While it’s pretty clear that the world is nowhere near perfect, the fact of the matter is we’re basically living in the best time period in recorded history. Nostalgia aside, there has never been a time (that we know of) where there was so much possibility, and while that “possibility” might be “annihilation of the human race” it might also be “awesome good things that don’t end up blowing us all up.”
Even with all our faults and imperfections, we’re still more open-minded, accepting of others, compassionate, conscious of our actions, connected with life (human and otherwise), and motivated toward freedom than ever before.
I’m not talking a little improvement, either. We are light years ahead of where we were just a century ago. It’s amazing how drastically or cultural, societal, and personal beliefs and outlooks have changed over the last hundred years, even the last fifty years. Attitudes towards people of different races, cultures, religions, sexual orientations, and other personal distinctions is unrecognizable if you go back just a few decades. Most of us today can’t even comprehend the disdain for others based on what, to us, seems like completely irrelevant details.
There’s much, much more to do, yes, but I have to say that I’m pretty impressed by how far humanity has come. It gives me hope that we can make it so much further, and do so much better, probably within just a few more decades.
I’m discussing this today because we’re living in such interesting times right now. We’re connected to one another, able to share knowledge and insights instantaneously with people all around the world, and I want to talk about what that means, both for the individual and for humanity as a whole.
This is the era or the independent spirit.
This is the time of questions and wonderment.
This is the generation of the entrepreneur.
You might see the word “entrepreneur” and think, “Yeah, I’m no business owner.” But I am taking to you.
Being an entrepreneur is about so much more than owning a business. In fact, owing a business is actually just a side effect of entrepreneurship; it’s not the cause.
Because when you’re an entrepreneur, you HAVE to own your own business, or do your own thing, or work for yourself in some capacity. It’s a mindset. It’s a lifestyle. And it’s more common than ever in today’s world.
This shift, which to me is a wonderful blessing, is not being met with such enthusiasm elsewhere, though.
Many call the most recent generations “lazy” or “entitled”, and I’ll admit that these behaviours do run rampant in some people. However, I’ve noticed that “lazy” and “entitled” are often misattributed, slapped onto the wrong group, who simply get caught in the wake of the more disappointing members of their age group.
Because a lot of us are really smart. We’re hard workers. We’re passionate and driven and eager to contribute.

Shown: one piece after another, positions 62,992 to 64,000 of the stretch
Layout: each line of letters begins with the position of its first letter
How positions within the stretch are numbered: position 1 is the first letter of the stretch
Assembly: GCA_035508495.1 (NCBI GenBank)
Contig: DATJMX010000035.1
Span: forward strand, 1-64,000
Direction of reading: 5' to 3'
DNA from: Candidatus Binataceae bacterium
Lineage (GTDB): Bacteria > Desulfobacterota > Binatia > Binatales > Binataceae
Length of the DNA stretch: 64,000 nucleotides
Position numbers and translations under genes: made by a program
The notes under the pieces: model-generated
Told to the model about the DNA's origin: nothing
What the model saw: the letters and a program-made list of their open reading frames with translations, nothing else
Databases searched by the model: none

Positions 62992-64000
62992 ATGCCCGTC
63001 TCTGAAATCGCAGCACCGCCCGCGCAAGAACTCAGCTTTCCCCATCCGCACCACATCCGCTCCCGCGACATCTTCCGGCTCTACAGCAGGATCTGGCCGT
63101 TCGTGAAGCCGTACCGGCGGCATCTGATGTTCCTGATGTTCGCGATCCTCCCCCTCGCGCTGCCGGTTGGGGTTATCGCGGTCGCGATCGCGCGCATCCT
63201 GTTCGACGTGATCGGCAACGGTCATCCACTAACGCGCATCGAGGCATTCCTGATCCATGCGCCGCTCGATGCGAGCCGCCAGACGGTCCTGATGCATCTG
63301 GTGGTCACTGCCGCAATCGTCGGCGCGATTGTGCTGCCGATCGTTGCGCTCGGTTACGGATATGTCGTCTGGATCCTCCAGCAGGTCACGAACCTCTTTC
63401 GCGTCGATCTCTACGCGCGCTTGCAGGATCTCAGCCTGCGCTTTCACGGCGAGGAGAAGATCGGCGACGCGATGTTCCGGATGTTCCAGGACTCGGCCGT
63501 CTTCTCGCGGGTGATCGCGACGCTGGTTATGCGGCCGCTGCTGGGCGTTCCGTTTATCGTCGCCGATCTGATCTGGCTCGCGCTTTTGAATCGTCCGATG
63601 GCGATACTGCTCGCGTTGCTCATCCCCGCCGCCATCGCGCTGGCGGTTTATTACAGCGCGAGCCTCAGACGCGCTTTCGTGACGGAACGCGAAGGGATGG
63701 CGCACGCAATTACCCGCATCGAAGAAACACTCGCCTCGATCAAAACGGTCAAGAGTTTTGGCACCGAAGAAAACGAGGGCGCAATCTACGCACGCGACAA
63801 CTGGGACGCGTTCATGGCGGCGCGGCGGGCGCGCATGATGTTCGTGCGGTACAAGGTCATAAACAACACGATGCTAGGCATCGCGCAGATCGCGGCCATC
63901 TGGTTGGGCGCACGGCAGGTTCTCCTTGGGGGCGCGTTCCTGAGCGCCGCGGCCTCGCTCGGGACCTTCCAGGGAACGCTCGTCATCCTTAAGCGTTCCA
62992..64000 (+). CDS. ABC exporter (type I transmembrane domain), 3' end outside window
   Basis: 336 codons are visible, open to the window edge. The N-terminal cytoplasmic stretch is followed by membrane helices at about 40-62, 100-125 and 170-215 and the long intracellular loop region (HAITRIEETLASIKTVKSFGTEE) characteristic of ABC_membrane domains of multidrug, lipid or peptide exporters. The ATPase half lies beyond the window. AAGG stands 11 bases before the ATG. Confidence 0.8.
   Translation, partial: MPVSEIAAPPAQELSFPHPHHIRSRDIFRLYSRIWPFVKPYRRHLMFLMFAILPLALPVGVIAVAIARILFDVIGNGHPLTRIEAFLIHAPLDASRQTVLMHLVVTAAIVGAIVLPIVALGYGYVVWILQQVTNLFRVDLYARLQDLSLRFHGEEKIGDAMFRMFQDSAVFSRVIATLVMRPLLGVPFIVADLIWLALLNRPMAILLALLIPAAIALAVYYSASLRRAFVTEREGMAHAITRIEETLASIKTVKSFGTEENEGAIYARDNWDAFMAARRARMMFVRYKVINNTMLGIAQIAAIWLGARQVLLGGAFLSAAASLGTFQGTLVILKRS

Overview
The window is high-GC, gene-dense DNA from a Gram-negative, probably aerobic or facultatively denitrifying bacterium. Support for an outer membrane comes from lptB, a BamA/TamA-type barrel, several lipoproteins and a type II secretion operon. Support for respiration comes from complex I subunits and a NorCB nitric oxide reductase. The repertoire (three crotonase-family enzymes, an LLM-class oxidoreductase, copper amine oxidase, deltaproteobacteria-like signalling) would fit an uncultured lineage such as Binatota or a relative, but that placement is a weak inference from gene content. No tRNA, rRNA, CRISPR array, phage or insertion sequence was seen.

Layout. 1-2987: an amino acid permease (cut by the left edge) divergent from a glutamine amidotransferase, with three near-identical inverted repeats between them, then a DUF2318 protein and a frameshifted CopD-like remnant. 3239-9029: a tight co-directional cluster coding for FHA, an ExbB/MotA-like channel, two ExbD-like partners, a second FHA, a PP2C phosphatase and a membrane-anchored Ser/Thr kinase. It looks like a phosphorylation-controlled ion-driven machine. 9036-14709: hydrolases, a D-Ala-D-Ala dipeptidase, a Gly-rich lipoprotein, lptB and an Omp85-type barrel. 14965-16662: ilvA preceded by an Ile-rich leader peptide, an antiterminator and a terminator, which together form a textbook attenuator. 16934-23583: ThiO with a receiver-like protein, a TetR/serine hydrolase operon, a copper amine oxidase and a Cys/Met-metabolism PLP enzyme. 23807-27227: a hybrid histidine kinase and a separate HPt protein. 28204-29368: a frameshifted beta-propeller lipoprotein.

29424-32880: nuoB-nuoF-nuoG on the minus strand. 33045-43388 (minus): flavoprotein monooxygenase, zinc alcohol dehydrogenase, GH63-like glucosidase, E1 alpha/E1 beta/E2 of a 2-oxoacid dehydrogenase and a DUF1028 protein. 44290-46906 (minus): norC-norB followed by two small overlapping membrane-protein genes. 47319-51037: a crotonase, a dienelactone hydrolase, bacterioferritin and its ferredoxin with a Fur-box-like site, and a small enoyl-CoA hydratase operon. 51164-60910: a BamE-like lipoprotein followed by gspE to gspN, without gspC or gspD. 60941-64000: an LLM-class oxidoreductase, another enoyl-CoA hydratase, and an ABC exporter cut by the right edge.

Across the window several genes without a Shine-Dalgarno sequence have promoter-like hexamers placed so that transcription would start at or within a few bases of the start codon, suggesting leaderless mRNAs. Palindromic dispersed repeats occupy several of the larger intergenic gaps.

But…we’re not sure how.
I’m from the Millennial generation. Some of you probably are, too. A lot of you likely fall into the next group, which I like to call “Digital Natives” (I didn’t come up with that on my own—I got that term from my friend, Dawn Elyzabeth). The lines aren’t exactly perfectly defined, though this little graphic from Dawn’s site explains it pretty well:
These younger generations—preceded by the also-rebellious Gen X—are…well…a little different. We’re finding that a lot of us don’t belong behind desks, pushing paper and doing mindless busywork. We’ve seen the consequences of working at a job you hate to support a lifestyle you feel no desire for, and we’ve responded with a resounding, “HELL no.”
And the generations who came before us—and even a few of our own who believe in that method—the ones who built the world we’re currently living in, well, they dislike that. They want us to accept the way they think, but, well…
So there’s friction. Our outlook makes no sense to them, so they respond by labeling it in a way that does make sense to them: They say that we’re lazy, entitled, self-obsessed, oversized children who were spoiled when we were young and elect to continue being spoiled as adults.
Now, before we go on, I want to clarify that there’s nothing wrong with wanting a desk job. Working in an office isn’t abject torture to some. To me, it is, but I’m fully aware that it’s quite enjoyable to others, and I don’t begrudge them that, nor do I judge them for their choices. The world is full of different kinds of people, and that’s not an accident. We need every type, so if you fall into the, “I like having a 9-5 job,” category, then enjoy it! It’s by no means an invalid way to live.
I ask only that people who fit comfortably with the more “accepted” life choices recognize that there is more than one way to be a mature, useful, productive, contributing member of society.
The entrepreneurial spirit has always existed. It’s an integral part of humanity, and while it’s gotten us into plenty of trouble in the past, it’s given us out greatest advancements. We owe or current lifestyle to entrepreneurs and their passion.
We’re seeing an influx of this tendency in the younger generations, in large part because it’s easier than ever to tap into that energy. Anyone can start a website, write a book, record an album, share their knowledge, or work on scientific breakthroughs from the comfort of their own homes.
To some, this is a problem. To me, it’s our greatest blessing.
And THAT is what I’m going to be talking about in my next post.